CHRIS Greaves couldn’t mask his relief after helping to steer Forfarshire to a clear-cut triumph over Aberdeenshire.

The success at Forthill carried the Broughty Ferry boys into third place in the table, behind unbeaten Grange and champions Heriot’s.

But on a personal level, Greaves’ superb knock of 93 was a welcome return to form in the wake of a wretched start to the season.

The turning point came the previous weekend when he smashed a double century for the second eleven.

And he marked his recall for the first team by carrying on where he had left off.

Greaves said: “It was a tough start of the summer for me.

“I have been a little low in confidence, but to bounce back with the 206 not out and then 93 in successive weeks was great.

“I am now feeling good and looking forward to what is yet to come over the next three months.”

Despite his own contribution, Greaves insisted it had been a strong all-round team display by the hosts.

Scott Cameron in particular was in fine form, striking an unbeaten 50 in the tally of 321 for five - then claiming three wickets in what Greaves labelled “an incredible spell.”

It was a stint that sent the Mannofield men sliding to 91 all out, with Liam Sweeney and Brock Ditchmen sharing the rest of the scalps.

The spirit of cricket was shown in a positive light amid unfortunate circumstances at Myreside, where the Watsonians v Arbroath tussle finished early with no result.

The visitors were marginally ahead on the asking rate when the umpires called a halt just two balls short of the stage at which the match would have been valid.

Play was suspended for almost 30 minutes while paramedics attended to a spectator who had taken ill.

But just as the action was due to restart, the rain arrived.

Despite seeing a likely win slipping away, Arbroath skipper Marc Petrie stressed that the correct decision had been made.

Petrie explained: “The abandonment was called after discussions with Sonians captain Ewan Chalmers.

“The pair of us and the umpires felt we wouldn’t have had a chance to get back out to complete the game and get a result.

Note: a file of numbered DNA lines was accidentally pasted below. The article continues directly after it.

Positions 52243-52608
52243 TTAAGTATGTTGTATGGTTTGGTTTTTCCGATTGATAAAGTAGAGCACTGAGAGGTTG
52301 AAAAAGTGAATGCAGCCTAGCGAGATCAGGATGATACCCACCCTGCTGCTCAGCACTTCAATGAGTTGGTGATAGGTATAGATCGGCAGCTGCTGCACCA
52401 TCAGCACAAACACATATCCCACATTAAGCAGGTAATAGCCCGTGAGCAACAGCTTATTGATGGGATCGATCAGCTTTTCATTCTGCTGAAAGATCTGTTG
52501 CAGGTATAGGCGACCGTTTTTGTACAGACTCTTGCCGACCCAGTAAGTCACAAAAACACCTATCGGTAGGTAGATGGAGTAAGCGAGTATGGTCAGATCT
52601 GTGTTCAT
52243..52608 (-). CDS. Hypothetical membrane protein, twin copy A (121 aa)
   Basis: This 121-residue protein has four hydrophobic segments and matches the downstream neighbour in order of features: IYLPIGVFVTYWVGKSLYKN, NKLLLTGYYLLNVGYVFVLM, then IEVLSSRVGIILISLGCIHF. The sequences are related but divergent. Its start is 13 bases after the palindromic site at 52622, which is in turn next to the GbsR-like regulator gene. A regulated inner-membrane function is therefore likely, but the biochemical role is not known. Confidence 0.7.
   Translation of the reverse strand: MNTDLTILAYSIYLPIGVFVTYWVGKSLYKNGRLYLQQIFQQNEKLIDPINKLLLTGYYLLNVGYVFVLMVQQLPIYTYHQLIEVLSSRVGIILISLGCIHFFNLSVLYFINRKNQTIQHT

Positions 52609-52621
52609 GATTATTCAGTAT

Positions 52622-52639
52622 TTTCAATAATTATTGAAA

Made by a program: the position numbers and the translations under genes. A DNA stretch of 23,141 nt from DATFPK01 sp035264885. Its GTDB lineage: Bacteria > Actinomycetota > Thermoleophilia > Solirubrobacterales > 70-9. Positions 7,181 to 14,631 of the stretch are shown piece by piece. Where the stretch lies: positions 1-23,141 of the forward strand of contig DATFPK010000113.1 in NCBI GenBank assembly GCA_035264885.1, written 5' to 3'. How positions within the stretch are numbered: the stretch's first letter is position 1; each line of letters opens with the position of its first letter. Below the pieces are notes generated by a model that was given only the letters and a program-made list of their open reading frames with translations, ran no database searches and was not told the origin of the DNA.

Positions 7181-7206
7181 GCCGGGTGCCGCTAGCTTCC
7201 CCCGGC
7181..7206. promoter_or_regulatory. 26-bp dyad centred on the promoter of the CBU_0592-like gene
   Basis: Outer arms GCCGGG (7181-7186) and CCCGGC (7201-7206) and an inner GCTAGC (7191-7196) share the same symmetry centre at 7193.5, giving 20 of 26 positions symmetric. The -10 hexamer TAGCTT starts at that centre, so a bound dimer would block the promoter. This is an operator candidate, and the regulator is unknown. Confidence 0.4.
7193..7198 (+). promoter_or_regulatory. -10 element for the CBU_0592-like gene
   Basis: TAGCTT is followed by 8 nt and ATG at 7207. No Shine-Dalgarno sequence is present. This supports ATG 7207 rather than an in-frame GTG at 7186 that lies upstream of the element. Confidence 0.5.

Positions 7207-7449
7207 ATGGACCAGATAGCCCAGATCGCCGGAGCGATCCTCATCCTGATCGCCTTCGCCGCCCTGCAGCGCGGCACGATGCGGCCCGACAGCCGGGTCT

“Sometimes that’s how it goes in our sport.

“The main concern from everyone was for the welfare of the gentleman who fell ill.”

Chalmers added: “Thankfully the chap is fine, but it was a bit of a scare for his family and everyone else at Myreside.”

Heriot’s captain Keith Morton reckons the delivery that accounted for Scotland star Safyaan Sharif was “right up there” with the most important of his career.

Glenrothes skipper Sharif had threatened to almost single-handedly propel the Fifers to their first win of the season.

But with Glens just 11 short of the 183 target at Gilvenbank and Sharif on 84, Morton sent the bails flying to clinch the victory.

Morton said: “It was a hugely important wicket.

“Once again we showed our fighting qualities as a side. To go from 55 for five to 182 was a great effort.

“Hayes van der Berg’s 94 would’ve been worth 140 on a good pitch.

“We lost Our frontline spinner Ryan brown to injury after he had only bowled two overs so our bowlers, myself included, knew we had to stand up and be counted.

“Credit to Safyaan who played an unbelievable knock to almost get his side over the line.”

Elsewhere, Grange got the benefit of a rain-revised chase at the expense of RHC Lions at Barnton.

After the hosts had reached 251 for seven, the league leaders only needed 111 in 29.1 overs - and they eased to glory by 18 runs with eight wickets to spare.

And Stew-Mel broke their duck by beating Carlton by 11 runs at Grange Loan.

Delighted Stew-Mel all rounder Kris Steel said: “It was an enormous win for us as we have endured a really difficult start to the season in the league.

Winning at Grange Loan is such an arduous task as we all know so it’s was nice to do it when our backs were against the wall.

"We are realistic that survival is our main objective this summer in what is a very competitive league.

"Winning gives us momentum for what is a crucial encounter with Glenrothes next Saturday.”